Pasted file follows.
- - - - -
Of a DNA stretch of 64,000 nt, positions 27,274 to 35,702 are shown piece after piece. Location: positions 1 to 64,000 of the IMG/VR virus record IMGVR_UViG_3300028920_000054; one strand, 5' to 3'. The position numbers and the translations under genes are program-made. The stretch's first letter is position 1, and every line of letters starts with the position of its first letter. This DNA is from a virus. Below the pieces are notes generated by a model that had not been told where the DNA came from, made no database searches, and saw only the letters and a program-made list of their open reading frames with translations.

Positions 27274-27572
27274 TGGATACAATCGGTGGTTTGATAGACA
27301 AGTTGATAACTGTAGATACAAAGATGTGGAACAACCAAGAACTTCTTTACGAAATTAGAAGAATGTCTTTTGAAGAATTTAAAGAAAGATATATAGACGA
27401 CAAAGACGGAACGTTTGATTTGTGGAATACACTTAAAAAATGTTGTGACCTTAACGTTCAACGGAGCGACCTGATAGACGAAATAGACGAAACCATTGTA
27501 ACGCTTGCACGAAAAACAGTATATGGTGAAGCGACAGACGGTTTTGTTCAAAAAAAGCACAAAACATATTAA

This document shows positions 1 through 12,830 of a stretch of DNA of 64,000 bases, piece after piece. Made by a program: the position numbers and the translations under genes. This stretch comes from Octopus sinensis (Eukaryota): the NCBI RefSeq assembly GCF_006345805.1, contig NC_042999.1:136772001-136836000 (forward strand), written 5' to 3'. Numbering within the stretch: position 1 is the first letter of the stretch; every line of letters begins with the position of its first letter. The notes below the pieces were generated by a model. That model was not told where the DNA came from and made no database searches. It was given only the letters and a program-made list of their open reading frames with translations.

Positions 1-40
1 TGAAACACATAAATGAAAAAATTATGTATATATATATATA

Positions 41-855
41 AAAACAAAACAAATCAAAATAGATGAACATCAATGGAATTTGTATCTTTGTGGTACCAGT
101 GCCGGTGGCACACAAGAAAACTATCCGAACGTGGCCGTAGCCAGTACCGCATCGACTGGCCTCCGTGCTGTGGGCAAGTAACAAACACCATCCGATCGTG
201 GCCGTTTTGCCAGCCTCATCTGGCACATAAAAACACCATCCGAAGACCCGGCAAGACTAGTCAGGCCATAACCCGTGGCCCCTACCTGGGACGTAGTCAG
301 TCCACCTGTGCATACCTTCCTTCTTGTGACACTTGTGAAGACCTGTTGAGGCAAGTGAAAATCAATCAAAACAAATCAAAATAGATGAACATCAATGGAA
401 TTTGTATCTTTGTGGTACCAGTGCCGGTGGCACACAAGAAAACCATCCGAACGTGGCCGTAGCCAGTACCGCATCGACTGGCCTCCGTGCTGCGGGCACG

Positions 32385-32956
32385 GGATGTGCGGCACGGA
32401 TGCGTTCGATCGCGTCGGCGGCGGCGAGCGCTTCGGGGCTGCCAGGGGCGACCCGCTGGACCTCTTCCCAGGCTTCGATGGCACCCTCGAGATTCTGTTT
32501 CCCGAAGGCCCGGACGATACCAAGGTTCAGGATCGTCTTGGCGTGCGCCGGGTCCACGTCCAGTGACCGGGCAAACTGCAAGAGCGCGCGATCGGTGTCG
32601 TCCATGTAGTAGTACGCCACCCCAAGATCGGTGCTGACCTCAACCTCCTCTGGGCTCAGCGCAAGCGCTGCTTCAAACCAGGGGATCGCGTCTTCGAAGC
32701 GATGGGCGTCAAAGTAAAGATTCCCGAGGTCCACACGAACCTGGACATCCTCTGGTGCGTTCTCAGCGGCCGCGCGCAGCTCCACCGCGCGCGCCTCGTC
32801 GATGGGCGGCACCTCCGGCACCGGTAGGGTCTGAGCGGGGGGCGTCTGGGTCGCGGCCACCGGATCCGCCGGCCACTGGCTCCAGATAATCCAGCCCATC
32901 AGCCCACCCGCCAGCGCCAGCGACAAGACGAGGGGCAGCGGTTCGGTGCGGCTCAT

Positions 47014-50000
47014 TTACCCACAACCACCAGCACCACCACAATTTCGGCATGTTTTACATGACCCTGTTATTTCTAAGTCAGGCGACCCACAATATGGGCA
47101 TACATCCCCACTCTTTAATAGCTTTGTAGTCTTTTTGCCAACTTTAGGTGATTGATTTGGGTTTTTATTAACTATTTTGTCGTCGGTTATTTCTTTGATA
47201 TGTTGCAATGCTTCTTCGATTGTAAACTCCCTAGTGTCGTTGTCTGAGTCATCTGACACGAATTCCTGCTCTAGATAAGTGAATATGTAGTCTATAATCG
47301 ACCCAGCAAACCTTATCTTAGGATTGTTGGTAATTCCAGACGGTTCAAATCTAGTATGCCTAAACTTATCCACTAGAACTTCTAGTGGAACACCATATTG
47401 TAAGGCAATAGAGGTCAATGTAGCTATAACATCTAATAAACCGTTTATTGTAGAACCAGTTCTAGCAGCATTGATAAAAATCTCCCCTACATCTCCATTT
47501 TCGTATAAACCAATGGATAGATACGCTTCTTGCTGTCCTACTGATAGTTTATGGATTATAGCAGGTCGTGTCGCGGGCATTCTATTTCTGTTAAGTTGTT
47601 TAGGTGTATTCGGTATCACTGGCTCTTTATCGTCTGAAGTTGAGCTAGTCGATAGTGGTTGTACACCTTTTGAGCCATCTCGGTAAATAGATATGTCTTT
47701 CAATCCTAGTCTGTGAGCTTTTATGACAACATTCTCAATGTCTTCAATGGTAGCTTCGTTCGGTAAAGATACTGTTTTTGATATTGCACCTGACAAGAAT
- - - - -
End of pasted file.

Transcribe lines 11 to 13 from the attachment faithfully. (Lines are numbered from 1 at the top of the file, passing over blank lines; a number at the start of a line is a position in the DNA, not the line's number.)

41 AAAACAAAACAAATCAAAATAGATGAACATCAATGGAATTTGTATCTTTGTGGTACCAGT
101 GCCGGTGGCACACAAGAAAACTATCCGAACGTGGCCGTAGCCAGTACCGCATCGACTGGCCTCCGTGCTGTGGGCAAGTAACAAACACCATCCGATCGTG
201 GCCGTTTTGCCAGCCTCATCTGGCACATAAAAACACCATCCGAAGACCCGGCAAGACTAGTCAGGCCATAACCCGTGGCCCCTACCTGGGACGTAGTCAG